Monday, February 6, 2012

What is the difference between big endian and little endian ?

        endian or endianness refers to the ordering of individually addressable sub-components within the representation of a larger data item as stored in external memory. The most common cases refer to how bytes are ordered within a single 16-, 32-, or 64-bit word, and endianness is then the same as byte order. The usual contrast is whether the most significant or least significant byte is ordered first.

Consider a memory location occupied by an Integer variable of 4-bytes:


Little Endian : In this the lower-order byte of the number is stored in memory at the lowest address, and the high-order byte at the highest address. For example, a 4 byte Integer

will be arranged in memory as follows:

Base Address+0 -> Byte0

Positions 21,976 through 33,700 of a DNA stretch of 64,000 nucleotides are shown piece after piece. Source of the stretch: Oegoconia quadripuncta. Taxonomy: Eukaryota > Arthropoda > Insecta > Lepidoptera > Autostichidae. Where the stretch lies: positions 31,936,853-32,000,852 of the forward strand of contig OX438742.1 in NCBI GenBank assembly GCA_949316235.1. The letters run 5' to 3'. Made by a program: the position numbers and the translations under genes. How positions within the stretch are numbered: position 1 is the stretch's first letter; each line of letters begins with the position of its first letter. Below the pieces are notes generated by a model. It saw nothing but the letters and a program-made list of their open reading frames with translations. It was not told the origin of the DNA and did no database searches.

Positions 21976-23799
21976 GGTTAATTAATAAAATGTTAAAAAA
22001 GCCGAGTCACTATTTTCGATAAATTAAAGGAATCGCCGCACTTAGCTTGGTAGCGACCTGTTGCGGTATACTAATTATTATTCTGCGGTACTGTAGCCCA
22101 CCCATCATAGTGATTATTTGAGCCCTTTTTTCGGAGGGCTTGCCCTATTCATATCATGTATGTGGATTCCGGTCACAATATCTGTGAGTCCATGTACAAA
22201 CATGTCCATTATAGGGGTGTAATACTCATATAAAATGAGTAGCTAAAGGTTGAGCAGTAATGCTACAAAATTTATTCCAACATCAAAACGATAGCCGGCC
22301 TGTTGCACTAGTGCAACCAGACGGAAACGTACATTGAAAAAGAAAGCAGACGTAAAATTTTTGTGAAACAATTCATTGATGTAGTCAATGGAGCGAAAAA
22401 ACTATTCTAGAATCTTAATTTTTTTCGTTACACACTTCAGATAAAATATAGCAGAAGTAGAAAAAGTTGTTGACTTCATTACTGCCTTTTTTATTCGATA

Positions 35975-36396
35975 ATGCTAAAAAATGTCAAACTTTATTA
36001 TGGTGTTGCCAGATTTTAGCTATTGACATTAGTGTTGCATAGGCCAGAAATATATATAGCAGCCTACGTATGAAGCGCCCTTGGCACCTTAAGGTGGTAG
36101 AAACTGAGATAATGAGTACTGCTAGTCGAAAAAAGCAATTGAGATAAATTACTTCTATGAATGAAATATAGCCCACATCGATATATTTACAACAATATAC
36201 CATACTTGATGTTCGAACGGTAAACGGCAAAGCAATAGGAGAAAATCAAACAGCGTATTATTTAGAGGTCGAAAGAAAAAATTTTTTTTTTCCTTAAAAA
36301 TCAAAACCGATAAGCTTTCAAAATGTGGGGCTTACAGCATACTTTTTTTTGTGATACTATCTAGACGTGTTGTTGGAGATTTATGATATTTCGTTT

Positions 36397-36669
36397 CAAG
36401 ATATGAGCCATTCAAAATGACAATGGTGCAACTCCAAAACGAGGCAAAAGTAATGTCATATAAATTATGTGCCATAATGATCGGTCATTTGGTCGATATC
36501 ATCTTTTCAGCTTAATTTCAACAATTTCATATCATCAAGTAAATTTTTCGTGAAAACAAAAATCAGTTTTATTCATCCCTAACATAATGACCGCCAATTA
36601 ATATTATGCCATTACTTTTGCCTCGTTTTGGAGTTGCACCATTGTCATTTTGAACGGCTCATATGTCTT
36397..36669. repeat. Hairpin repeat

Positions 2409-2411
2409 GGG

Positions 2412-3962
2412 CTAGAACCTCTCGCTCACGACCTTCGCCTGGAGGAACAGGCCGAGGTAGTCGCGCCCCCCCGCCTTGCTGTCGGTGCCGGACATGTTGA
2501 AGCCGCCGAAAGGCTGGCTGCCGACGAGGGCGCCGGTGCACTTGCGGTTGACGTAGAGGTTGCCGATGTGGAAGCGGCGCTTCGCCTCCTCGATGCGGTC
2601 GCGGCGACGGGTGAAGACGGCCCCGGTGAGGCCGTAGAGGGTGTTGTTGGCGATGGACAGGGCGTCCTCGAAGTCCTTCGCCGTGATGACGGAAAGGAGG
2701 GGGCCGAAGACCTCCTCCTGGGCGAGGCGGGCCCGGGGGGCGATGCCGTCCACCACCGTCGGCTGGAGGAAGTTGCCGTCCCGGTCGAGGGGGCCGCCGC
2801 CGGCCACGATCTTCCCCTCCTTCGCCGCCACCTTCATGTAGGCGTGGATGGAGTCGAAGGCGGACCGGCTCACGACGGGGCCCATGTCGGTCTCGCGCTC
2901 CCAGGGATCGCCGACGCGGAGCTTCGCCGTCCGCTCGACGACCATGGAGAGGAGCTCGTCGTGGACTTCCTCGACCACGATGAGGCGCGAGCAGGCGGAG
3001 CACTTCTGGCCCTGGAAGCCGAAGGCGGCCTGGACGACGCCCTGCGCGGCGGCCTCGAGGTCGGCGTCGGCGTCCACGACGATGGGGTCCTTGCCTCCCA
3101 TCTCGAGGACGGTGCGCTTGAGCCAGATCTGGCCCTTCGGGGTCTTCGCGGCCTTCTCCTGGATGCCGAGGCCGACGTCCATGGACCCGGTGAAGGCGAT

Base Address+1 -> Byte1
Base Address+2 -> Byte2
Base Address+3 -> Byte3

Example: Intel processors (those used in PC's) use "Little Endian" byte order.

Big Endian: In this the high-order byte of the number is stored in memory at the lowest address, and the low-order byte at the highest address. The same 4 byte integer would be stored as:

Base Address+0 -> Byte3
Base Address+1 -> Byte2
Base Address+2 -> Byte1
Base Address+3 -> Byte0

Example: Motorola processors (those used in Mac's) use "Big Endian" byte order.

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